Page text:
Morality, Ethics, and Love

How to Live a Free and Humane Life Worthy of Happiness by Cultivating a Good Will

This post is part of a series about developing your own moral and ethical code. You can find links to the other posts in this series at the end of this post. Each of these posts gives you important information about different moral systems, but each post also gives you an exercise(s) you can do to help you figure out how to apply the system to your life practically.

A Scenario to Spark Your Moral Imagination

I would like you to imagine the following scenario, which I will call The Struggling Older Lady Scenario (or SOLS). In this scenario, I would like you to imagine that an older woman has just purchased groceries. She is trying to cross a street, carrying her groceries, to reach her car on the other side of the street. She is struggling greatly and clearly needs help.

pixabay

Photo courtesy of Pixabay

Now I would like you to imagine three different versions of SOLS:

Version One: A girl sees the struggling older woman. She loves older people. She thinks they are so cute, and she loves to help them. So she goes to help the older woman safely carry her groceries to the other side of the street.

Version Two: A girl sees the struggling older woman. She looks around and notices that there are quite a few people in the general vicinity, and many of them are also looking at the older woman. The community is small, and the girl knows that if she helps the older woman, it will improve her reputation in many people’s eyes, and they will be impressed with her character. So, she goes to help the older woman.

Version Three: A girls sees the struggling older woman. The girl is having a bad day and is annoyed with everything. To top it all off, she is late to her dentist appointment. She doesn’t want to help the older woman at all, but she knows it is the right thing to do, so she does it.

Which Girl is the Most Moral?

All three versions of SOLS show a girl helping the same struggling older woman but for different reasons. Please take a moment and think of the answer to these questions:

In which of the above versions of SOLS is the girl most moral? Is it Version One, Version Two, or Version Three? Why do you think this?

SOLS and the Most Moral Girl

If you are a like a lot of people, you probably think that the girl in version three is the most moral of the three. This might be your reasoning: The girl in version one and two of SOLS help the older woman for selfish or self-focused reasons–because it makes her happy (version one) and because she hopes to improve her reputation by helping the older lady (version three).

Girl and woman

In version three, however, the girl does the right thing, not for any benefit to herself, but simply because it is the right thing. Therefore, since doing the right thing, not receiving some kind of benefit, is her primary motive, it seems that she is the most moral girl.

Doing the Right Thing Because It is the Right Thing

If you said that the girl in version three was the most moral and provided a reason somewhat like the one I gave above, you may not know it, but you have a lot in common with the philosopher Immanuel Kant and his system of morality and ethics.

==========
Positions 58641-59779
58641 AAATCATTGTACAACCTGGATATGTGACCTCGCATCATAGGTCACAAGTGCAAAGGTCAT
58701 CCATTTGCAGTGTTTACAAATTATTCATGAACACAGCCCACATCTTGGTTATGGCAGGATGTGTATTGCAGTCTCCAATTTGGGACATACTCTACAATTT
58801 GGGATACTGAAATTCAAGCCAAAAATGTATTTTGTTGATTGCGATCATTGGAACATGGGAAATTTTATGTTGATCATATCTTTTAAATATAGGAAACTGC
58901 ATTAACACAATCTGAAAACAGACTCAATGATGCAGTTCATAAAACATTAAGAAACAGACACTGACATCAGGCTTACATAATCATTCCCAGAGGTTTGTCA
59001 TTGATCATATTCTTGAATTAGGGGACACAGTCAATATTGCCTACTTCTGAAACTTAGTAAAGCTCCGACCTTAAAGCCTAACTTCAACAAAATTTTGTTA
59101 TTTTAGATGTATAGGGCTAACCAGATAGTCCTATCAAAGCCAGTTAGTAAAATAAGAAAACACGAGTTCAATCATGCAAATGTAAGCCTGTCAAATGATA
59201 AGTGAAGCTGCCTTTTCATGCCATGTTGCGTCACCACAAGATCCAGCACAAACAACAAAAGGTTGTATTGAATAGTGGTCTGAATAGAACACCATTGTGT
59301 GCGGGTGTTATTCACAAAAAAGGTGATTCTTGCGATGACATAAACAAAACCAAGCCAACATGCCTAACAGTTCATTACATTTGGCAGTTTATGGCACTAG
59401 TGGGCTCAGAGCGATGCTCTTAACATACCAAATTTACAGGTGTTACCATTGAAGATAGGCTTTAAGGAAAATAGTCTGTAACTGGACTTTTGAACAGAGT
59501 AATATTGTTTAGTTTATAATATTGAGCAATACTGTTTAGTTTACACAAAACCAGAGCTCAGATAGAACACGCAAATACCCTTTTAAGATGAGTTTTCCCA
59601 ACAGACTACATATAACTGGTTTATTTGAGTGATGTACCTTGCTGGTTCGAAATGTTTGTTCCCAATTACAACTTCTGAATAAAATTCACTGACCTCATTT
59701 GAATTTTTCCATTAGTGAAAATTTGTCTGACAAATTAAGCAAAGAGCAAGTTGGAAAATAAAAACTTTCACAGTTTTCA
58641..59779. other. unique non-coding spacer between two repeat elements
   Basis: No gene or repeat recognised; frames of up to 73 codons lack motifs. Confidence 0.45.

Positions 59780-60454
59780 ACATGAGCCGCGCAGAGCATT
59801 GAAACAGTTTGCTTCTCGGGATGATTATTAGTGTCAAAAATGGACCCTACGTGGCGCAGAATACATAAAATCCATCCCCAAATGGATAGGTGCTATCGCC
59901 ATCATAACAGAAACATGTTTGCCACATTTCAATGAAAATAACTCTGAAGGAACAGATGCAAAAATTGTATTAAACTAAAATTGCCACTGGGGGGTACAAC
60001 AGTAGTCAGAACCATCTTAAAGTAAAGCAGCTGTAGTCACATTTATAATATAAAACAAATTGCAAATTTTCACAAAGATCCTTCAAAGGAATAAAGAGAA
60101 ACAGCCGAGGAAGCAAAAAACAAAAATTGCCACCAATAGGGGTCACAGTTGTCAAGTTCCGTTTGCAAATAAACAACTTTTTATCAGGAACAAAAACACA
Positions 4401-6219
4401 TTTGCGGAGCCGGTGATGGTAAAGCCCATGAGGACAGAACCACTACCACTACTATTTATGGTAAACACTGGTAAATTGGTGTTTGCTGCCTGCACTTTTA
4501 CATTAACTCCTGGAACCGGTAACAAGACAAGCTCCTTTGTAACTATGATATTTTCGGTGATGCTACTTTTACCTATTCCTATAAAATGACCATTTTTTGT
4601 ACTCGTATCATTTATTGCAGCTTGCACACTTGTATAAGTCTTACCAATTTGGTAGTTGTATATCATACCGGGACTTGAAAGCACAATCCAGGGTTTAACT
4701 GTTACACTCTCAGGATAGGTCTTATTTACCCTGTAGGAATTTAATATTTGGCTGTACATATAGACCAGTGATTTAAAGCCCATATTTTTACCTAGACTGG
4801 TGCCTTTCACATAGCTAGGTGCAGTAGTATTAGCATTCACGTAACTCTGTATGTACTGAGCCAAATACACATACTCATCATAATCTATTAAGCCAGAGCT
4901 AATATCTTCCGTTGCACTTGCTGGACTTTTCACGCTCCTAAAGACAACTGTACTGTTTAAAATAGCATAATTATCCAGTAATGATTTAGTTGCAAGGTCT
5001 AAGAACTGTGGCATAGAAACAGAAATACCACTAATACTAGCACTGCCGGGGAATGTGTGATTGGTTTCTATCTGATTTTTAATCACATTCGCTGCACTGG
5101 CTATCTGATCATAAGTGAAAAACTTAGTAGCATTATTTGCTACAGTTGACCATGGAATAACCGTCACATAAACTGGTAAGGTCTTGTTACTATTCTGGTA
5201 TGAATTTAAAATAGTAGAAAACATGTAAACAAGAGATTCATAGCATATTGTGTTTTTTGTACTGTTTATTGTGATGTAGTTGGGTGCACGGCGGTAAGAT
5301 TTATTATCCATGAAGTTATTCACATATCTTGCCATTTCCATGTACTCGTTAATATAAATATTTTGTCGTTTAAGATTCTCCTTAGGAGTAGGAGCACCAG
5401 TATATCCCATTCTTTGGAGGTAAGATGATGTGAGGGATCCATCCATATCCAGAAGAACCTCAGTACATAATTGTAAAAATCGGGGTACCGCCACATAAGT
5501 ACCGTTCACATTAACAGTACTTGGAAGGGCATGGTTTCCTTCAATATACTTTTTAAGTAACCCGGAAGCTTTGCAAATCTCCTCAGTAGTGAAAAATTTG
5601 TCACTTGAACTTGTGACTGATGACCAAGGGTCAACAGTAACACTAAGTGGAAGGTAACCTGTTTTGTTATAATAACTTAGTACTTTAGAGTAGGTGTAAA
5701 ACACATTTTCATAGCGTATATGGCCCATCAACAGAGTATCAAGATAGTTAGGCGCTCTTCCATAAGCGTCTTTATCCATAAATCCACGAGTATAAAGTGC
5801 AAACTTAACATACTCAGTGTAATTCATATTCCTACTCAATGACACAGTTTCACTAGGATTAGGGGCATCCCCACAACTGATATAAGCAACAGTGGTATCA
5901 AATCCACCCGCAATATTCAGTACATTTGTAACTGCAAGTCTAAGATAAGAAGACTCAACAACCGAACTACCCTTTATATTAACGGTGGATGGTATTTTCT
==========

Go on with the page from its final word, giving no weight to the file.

Kant is very concerned with finding a ground or foundation for morality that is universal–that can apply to everyone. His concern makes a lot of sense because when we think that something is immoral–say murdering or stealing–we think it is immoral for everyone. For instance, we don’t think murder is immoral for Tom and Jessalyn but moral for Carlos and Paul.

We recognize that for a moral system to be a true moral system, it needs to apply to everyone. So what could be the ground, or foundation, or basic governing principle for a moral system that applies to everyone? (I will call it ground of morality from here on out.)

Well, first, let’s look at what the ground of morality cannot be.

Kant thinks we cannot ground morality in empirical matters, which are matters that pertain to our individual situation or to our physical existence. For example, our empirical matters pertain to matters particular to us like our upbringing, our religion, our economic and educational background, our body, our physical existence, and living conditions. Empirical matters also pertain to our particular emotions or wishes or desires or passions.

Because all these things are so unique and particular to us, Kant believes they cannot be the ground of morality because they are not universal.

So what is the universal ground of morality? Whatever the ground is, it has to pertain to human beings because, Kant argues, only human beings are sensitive and beholden to the moral law.

The Universal Ground for Morality

So what is universal about human beings that can serve as a ground for morality?

Kant thinks it is our reason. There are certain aspects of our reason that are universally shared by all human beings.  Here is an example. Let’s say that I presented you with this rather silly argument that requires you to fill in the last word of the argument:

All hink-pinks are roley-poley.
Bob is a hink-pink.
Therefore, Bob is ____________.

What word goes in the blank? Read the argument again. You’ll figure it out.